Friday, January 04, 2008

Iowa Polling Trends Show: Polls Are Out, Voters Are In

In the final days before the Iowa Caucus, the results of which either mean everything or nothing depending on which candidate you like, or commentator you follow, the wisdom from the media was that voters were pulling back from GOP leader Mike Huckabee and returning to the Mitt Romney camp.

On the Democratic side the race supposedly was too close to call. Uh-huh.

In addition, John McCain was surging while Fred Thompson, who was within a percentage point of McCain was struggling. Again, Uh-huh. In fact, one newscaster portrayed Thompson as bringing up the rear, way, way back with Ron Paul, a Libertarian running as a Republican using Democratic talking points.

Well, as the results now show, Democrats were backing Obama in a big way, while on the Republican side Huckabee's lead was intact all the way. Mitt Romney may or may not have to fall on his sword now, and the struggling Fred Thompson bested John McCain, reversing their positions in the percentage game, which the media now claims puts them in a tie!

What does this tell us?

Neither the media nor the polls can be trusted. But that isn't news is it?

We have known this for a long, long time and across the board the media showed Thursday that it has its favorites and will do almost anything to ensure that they get the nod.

Didn't work though did it?

Probably the most grievous example of media bias came from Fox News and its apparent dislike of Thompson.

I spent a 20-year career in the media as reporter, copy editor, layout editor, news editor, business editor, supervising editor and columnist. One of the most basic tenets of journalism 101 that was hammered into my brain from the very first day, was that you never, ever print a rumor.

Rumors are just that, rumors, not news. If someone drops a hint to a reporter it is a rumor until the reporter confirms the FACT behind the rumor with a minimum of two reliable sources. Note that I said confirm the fact behind the rumor, not that someone else heard the rumor too.

Then, and only then, you go to the subject of the rumor and ask for a response to use in a news story. If you approach the subject with a rumor and ask for a comment and they say it is untrue, you are stuck without a story unless you can confirm the rumor.

But only hours before Iowans went out to caucus, Fox News aired a rumor that Fred Thompson's campaign would fold if he placed fourth, and that he was releasing his delegates to the McCain camp. Thompson himself squelched this rumor, which should have been the end of it, and it never should have gone on the air, but it did.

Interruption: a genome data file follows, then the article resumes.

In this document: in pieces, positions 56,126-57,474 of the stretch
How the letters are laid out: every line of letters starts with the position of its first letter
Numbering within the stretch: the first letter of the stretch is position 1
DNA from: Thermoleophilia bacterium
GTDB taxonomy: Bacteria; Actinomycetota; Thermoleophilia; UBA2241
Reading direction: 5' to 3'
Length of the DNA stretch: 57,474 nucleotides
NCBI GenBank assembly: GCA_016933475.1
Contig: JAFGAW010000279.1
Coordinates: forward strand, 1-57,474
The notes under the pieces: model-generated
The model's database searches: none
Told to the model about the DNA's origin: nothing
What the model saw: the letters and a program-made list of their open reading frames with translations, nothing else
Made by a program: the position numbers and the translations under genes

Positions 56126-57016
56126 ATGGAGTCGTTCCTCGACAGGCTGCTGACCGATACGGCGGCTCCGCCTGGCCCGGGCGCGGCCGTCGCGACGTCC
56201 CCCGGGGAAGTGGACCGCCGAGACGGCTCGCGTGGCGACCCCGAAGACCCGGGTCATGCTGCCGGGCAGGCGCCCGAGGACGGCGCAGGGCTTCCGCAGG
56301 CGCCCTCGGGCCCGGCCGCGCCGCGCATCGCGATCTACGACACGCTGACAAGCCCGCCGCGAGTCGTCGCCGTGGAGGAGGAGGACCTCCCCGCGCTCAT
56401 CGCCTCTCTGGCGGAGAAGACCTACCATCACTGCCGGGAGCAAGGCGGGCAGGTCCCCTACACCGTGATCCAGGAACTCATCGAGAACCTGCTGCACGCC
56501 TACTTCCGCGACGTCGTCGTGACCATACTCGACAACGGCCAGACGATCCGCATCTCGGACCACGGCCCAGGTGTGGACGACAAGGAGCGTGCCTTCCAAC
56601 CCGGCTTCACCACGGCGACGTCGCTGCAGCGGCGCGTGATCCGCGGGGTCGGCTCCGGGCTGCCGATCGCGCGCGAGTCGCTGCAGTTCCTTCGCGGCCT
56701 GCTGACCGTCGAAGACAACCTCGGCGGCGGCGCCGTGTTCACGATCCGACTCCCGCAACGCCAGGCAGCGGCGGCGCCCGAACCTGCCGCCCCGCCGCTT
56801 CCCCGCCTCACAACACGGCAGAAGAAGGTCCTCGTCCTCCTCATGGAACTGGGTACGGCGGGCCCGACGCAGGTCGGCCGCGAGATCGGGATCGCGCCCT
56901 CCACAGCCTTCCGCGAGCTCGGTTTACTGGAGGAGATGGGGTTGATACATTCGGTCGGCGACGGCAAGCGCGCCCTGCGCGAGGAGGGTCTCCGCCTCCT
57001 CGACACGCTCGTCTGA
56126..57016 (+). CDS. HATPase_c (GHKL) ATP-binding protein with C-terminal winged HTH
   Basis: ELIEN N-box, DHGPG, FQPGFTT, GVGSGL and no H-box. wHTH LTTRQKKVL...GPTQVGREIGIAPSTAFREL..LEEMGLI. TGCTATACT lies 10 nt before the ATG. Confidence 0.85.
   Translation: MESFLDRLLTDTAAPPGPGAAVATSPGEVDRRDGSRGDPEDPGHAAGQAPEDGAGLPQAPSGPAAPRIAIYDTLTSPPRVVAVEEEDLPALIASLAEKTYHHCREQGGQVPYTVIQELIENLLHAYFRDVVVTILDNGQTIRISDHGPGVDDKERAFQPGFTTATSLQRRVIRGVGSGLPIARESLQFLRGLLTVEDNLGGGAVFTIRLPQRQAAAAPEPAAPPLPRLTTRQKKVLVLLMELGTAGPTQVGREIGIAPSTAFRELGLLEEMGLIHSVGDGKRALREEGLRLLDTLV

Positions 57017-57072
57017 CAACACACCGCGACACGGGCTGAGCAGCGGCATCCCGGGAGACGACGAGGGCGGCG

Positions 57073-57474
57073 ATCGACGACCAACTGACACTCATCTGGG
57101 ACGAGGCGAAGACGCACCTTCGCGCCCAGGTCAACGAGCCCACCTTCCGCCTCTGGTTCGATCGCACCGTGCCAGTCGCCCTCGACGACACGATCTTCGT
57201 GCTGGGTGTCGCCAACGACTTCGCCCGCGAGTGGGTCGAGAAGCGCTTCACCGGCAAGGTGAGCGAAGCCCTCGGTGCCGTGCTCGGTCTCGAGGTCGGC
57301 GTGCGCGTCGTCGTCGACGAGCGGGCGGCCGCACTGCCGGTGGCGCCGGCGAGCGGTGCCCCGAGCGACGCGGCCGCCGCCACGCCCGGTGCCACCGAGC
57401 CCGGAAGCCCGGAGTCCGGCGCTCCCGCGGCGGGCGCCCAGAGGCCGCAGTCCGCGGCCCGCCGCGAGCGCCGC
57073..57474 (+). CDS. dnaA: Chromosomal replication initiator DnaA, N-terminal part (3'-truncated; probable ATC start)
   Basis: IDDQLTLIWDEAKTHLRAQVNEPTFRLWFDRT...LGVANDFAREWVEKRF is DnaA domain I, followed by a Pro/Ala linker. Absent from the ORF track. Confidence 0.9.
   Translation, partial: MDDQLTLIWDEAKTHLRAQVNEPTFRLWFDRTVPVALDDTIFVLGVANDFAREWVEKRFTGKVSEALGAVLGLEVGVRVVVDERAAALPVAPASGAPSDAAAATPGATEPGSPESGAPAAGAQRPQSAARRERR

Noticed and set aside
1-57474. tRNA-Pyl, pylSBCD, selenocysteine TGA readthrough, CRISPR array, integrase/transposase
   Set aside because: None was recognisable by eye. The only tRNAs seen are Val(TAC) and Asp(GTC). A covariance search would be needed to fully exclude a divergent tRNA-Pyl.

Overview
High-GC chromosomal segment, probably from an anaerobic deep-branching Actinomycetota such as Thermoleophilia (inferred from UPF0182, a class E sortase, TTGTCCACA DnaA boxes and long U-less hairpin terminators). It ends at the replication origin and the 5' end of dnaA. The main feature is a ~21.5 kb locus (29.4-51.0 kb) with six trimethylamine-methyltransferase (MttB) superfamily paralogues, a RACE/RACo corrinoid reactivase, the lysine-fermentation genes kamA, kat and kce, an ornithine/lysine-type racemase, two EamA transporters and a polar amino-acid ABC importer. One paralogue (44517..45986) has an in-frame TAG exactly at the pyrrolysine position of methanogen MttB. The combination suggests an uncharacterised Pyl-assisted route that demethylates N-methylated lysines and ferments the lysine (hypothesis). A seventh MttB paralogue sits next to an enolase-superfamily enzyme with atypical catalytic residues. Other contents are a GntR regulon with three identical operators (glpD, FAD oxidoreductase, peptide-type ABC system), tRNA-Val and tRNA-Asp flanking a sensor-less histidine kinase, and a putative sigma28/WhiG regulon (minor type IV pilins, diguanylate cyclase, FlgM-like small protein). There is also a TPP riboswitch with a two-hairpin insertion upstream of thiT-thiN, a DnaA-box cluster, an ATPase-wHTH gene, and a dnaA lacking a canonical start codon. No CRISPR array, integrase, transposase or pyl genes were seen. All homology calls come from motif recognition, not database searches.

The rumor was repeated at the 6 p.m. newscast, and this time Thompson's spokeswoman Mary Matalin, who is probably the most competent, experienced GOP strategist and media person out there, appeared on Fox to again deny that there was any substance to this claim whatsoever.

So why did Fox run it?

Most media I deal with during political campaigns have a two-day cutoff for running any new or controversial issues, simply because it isn't fair to the candidates, can give false impressions with no time to counter them, and can affect close races. This is called journalistic ethics.

But running with a rumor that turned out to have no basis in fact only hours before people go out to vote is nothing less that journalistic sabotage.

I am very happy that Fred Thompson is surging because I like his message and his stand on the issues. I am equally happy that Mike Huckabee had a good night in Iowa because of his stand on the Fair Tax, and that John McCain is still in the running, since he has supported other national candidates for whom I have worked in the past, and he is a fellow Vietnam Veteran.

I don't think Mitt Romney's second place finish last night puts him out of the race at all, and lest anyone forget, Rudy Giuliani is no pushover and he is sitting down in Florida ready to do battle with the entire field in a state with a huge delegate count.

Aside from the GOP and Democratic candidates who dropped out after a poor showing in Iowa, the only candidate I am giving no chance to is Ron Paul. He not only finished fifth, but he did it in a state where any registered voter can vote in the caucus of either party.

When Paul runs in a state where only Republicans can vote in Republican primaries I don't expect to see much from him. Ron Paul says he raised a ton of money from the Internet but that was not reflected in Iowa's voting, the one place where he could have made a huge impact if money really translates to votes.